BraceLab Clinical Clues

November 2021 No. 24

Sitting Posture to Relieve Back Pain: One or Many?

by Jerry Ditz, DPT, Dip. Osteopractic, Cert. SMT, Cert. DN

Do you tell your patients their back pain is coming from bad posture and they should work toward a correct/ideal posture?

The concept of incorrect posture causing spinal pain lacks current evidence. (1) If focusing on a correct/ideal posture is your standard treatment approach, consider that "correct posture" is one that "shifts internal loads among various tissues (alternating dynamic and static)” as stated by Uddin et. al.(2) and support by Slater et. al.(3)

The result of shifting internal loads among various tissues is illustrated by E.W., a 34-year-old female who experienced low back and hip pain when sitting for more than 5 minutes. Her work required 8 hours per day seated in front of a computer monitor and she did not have an option to use a sit-stand desk.

At her initial visit, E.W. was instructed in the customary ideal seated ergonomic position which relieved her symptoms in the clinic. But when she returned for follow-up, she stated the seated postural change only relieved her pain for one day. After explaining the differing thoughts about static workstation ergonomic changes versus using a variety of work positions throughout you day, she was interested in trying the varied positions. The following list given to E.W. combines traditional ergonomic positions with those which exaggerate hip joint motions of flexion, extension, internal rotation, external rotation, abduction, and adduction: See Figures 1-5.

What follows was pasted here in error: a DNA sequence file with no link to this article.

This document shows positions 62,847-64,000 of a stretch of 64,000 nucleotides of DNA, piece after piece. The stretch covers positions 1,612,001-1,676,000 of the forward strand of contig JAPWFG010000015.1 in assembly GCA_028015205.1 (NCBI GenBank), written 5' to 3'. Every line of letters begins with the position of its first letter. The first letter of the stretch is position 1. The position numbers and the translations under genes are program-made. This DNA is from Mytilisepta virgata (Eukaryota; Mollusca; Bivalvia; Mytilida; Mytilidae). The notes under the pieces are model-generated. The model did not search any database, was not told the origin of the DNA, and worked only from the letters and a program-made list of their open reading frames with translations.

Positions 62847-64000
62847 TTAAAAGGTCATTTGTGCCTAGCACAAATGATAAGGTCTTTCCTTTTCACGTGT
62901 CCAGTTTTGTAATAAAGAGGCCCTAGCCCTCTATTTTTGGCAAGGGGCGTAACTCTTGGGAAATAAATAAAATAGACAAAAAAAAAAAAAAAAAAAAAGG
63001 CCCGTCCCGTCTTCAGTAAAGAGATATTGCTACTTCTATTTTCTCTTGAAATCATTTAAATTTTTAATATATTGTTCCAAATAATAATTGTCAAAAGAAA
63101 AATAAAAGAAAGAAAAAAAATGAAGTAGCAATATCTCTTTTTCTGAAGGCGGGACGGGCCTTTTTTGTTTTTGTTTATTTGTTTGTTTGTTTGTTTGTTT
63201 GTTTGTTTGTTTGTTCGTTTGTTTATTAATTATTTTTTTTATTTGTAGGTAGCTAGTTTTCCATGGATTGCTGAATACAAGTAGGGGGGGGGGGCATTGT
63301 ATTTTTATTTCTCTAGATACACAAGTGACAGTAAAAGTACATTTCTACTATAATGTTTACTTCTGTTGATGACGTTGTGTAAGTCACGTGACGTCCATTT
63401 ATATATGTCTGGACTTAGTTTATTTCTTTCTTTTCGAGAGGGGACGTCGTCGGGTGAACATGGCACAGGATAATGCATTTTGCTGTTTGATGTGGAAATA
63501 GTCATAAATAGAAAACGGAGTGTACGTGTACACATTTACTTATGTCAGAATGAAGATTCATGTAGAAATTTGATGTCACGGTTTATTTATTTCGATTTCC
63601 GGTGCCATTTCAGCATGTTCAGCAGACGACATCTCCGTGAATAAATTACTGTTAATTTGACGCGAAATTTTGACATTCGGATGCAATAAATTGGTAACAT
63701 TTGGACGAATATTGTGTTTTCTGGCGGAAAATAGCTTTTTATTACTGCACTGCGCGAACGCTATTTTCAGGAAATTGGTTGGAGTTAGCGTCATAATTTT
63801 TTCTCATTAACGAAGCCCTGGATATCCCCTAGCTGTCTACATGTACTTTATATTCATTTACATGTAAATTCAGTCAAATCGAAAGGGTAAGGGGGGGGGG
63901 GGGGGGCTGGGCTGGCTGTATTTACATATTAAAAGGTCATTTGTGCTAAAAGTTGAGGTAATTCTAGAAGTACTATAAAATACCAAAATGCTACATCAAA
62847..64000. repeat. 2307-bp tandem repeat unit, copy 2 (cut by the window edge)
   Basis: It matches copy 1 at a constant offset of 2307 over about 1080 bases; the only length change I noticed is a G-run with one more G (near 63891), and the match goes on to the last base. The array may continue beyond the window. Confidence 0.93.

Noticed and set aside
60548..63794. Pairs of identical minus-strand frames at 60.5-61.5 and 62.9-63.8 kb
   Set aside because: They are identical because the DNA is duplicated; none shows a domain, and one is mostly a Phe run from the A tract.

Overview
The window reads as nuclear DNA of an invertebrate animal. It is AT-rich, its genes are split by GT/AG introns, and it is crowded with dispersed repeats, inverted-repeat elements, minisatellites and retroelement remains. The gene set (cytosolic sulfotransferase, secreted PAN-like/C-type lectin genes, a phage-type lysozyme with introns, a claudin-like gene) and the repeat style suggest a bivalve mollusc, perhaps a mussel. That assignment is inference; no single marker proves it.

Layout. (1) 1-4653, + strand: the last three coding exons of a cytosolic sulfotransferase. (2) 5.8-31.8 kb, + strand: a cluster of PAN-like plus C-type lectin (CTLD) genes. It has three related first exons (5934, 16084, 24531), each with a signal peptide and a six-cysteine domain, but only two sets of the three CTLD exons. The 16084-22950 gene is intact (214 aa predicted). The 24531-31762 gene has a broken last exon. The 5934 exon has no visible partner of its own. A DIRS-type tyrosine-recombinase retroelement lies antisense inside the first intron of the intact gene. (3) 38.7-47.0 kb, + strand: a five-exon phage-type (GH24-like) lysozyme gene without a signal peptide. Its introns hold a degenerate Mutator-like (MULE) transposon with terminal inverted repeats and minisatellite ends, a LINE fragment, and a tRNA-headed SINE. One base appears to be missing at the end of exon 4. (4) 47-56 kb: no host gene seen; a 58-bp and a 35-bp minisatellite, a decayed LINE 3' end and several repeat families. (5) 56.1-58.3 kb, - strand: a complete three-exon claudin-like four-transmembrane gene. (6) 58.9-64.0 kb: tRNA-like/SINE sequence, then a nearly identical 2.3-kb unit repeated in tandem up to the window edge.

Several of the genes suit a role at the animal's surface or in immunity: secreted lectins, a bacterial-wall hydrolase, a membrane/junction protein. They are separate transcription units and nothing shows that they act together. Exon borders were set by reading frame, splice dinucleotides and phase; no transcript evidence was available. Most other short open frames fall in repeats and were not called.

Figure 1: Seated with a low back towel roll (traditional)

Figure 2: Seated with feet on a box (hip flexion)

Figure 3: Seated with legs crossed (external rotation)

Figure 4: Seated with ankles outside chair legs (internal rotation)

Figure 5:  Seated half-kneel (extension)

Repeating these varied seated positions throughout the day, E.W. reported one week later that her symptoms were eliminated, and she was able to work all day without pain.

Currently we do not have enough evidence to determine the best postural approach when sitting in front of a monitor for prolonged periods. We do know, however, that the traditional static seated posture recommendation does not always eliminate our patient’s pain. As clinicians we must be open to adapting our treatment to evolving evidence that suggests frequently changing postures may be of value.(3)

 

1. Kwon BK, Roffey DM, Bishop PB, Dagenais S, Wai EK. Systematic review: occupational physical activity and low back pain. Occup Med (Lond). 2011 Dec;61(8):541-8. doi: 10.1093/occmed/kqr092. Epub 2011 Jul 4. PMID: 21727180.

2. Uddin Z, Woznowski-Vu A, Flegg D, Aternali A, Wickens R, Wideman TH. Evaluating the novel added value of neurophysiological pain sensitivity within the fear-avoidance model of pain. Eur J Pain. 2019;23:957-972. https://doi.org/10.1002/ejp.1364.

3. Slater D, Korakakis V, O'Sullivan P, Nolan D, O'Sullivan K. "Sit up straight": time to re-evaluate. J Orthop Sports Phys Ther. 2019;49:562-564.

 

Download Clinical Clues No.24, Sitting Posture to Relieve Back Pain: One or Many?; November 2021

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Disclaimer: BraceLab Clinical Clues are intended to be an informal sharing of practical clinical ideas; not formal evidence-based conclusions of fact.

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